STUTTGART, Germany – U.S. Africa Command held its annual Women’s Communication Symposium – 2018, at the AFRICOM Headquarters, U.S. Army Garrision Stuttgart, Germany, June 24-27.
Led by the AFRICOM Directorate of Command, Control, Communications and Computer Systems (C4)/J6, the event hosted delegation of 14 women military signal communicators from Angola, Botswana, Burkina Faso, Chad, Ghana, Morocco, Nigeria, Senegal, Sierra Leone, and the U.S., under the command’s Women’s Military-to-Military Engagement Program.
The delegation also attended at the Joint Women’s Leadership Symposium 2018, visited to the Space and Naval Warfare Systems Command in San Diego, California, as well as the U.S. Marine 9th Communication Battalion, Camp Pendleton, a week prior.
The purpose was to build partner capacity by familiarizing and exposing African women military officers and senior noncommissioned officers with signal and cyber defense key processes and training procedures, to include standardization, equipment, communications, and logistical support. The participants were exposed to multiple examples of communications procedures to include; development and structure of the U.S. Armed Forces signal corps, basic C4 and cyberspace operations, as well as standardization of these efforts through the use of USAFRICOM’s C4 systems.
“This annual event enables female communicators from our African partner nations to actively participate in an international event with other military professionals covering topics ranging from operations to professional development,” said Brig. Gen. Christopher Eubank, director, AFRICOM C4 Systems/J6. “Key to this effort is USAFRICOMs Women’s Military to Military event.”
The first day included a meeting with Lt. Gen. James Vechery, AFRICOM Deputy to the Commander for Military Operations, and roundtable discussions about cybersecurity workforce development and cybersecurity incident management.
“It is a great platform for military women from all over Africa to come together and share ideas and challenges they face in their line of duty,” said Lt. Nametsegang Ramadila, a signal officer in the Botswana Defense Force. “It also empowers us with a wealth of knowledge in the ever changing information technology (IT) industry, knowledge which we take back home to empower other women.”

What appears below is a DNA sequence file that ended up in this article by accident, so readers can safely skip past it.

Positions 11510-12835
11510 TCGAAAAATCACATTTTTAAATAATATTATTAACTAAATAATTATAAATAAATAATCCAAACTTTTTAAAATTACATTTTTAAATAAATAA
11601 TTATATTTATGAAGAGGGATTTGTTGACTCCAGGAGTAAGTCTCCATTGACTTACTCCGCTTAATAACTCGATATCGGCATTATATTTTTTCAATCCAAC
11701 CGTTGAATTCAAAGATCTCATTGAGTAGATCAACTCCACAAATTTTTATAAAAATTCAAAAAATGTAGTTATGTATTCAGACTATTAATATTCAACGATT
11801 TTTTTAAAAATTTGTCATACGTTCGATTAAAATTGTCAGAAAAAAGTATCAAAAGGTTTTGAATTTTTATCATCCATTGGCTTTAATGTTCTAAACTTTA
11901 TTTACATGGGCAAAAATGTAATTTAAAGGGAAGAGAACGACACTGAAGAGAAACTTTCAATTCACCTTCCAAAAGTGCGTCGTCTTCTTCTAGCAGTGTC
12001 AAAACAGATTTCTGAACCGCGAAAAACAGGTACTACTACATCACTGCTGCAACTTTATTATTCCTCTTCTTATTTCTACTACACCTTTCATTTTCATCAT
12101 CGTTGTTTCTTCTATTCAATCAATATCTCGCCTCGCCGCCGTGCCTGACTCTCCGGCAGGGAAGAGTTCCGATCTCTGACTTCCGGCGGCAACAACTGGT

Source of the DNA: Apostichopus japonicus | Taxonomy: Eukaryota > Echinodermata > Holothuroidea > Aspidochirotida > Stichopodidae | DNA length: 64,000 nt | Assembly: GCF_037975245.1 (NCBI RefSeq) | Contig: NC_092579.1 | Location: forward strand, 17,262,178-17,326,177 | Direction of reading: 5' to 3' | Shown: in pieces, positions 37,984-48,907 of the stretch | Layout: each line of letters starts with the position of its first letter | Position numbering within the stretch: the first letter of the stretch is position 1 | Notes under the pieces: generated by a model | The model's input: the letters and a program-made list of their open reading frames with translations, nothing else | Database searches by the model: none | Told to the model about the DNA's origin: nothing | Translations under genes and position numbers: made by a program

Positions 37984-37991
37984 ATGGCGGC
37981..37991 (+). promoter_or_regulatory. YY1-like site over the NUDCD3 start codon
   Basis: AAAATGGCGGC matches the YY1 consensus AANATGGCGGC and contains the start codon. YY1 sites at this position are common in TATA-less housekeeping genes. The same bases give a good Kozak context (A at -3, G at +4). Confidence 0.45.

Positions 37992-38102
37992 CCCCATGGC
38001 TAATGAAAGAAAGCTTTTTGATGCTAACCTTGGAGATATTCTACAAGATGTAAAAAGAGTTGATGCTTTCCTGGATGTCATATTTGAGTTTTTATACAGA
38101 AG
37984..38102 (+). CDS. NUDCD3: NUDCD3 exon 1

“It’s a great initiative by USAFRICOM,” she said.
Day two included discussions about implementing the Women’s Peace and Security initiatives into military operations, and the U.S. Armed Forces Equal Opportunity and Sexual Harassment and Assault Response Programs.
“When I see the level of integration of women in the U.S. military it’s amazing,” said Lt. Laressa Compaore, a signal officer in the Burkina Faso Army. “It inspires me and makes me think about what I can do for my country.”
Day three included closing remarks and the conclusion of the event. The African partners expressed positive feedback regarding the event.
“It is such a wonderful opportunity for African women to learn about news technologies, to see some signal equipment used by the U.S., and to be inspired with other females around the world,” said Compaore. “It gives us so many ideas and tools to help to improve female integration in our Army. I am going to use this experience to proposals to my commanders to enhance women integration in the military. We are working together, men and women, to build a better Army in Burkina Faso.”
United States Africa Command works closely within with our partner nations to promote peace, security, and open information sharing through Military-to-Military engagements, according to Malgorzata Makuchowski, women’s military-to-military program manager, AFRICOM J6,
“We are taking the Women’s Military-to-Military program to another level, as we don’t only concentrate on interoperability, communication, cyber security,” said Makuchowski, “but also on professional development, implementation of Women, Peace, and Security initiatives and promoting women’s role in violence prevention and peacekeeping operations.”
USAFRICOM is continues its mission of building partner capacity on the continent of Africa and enhancing partnerships with African countries towards a safe, stable, and prosperous Africa, an enduring U.S. interest.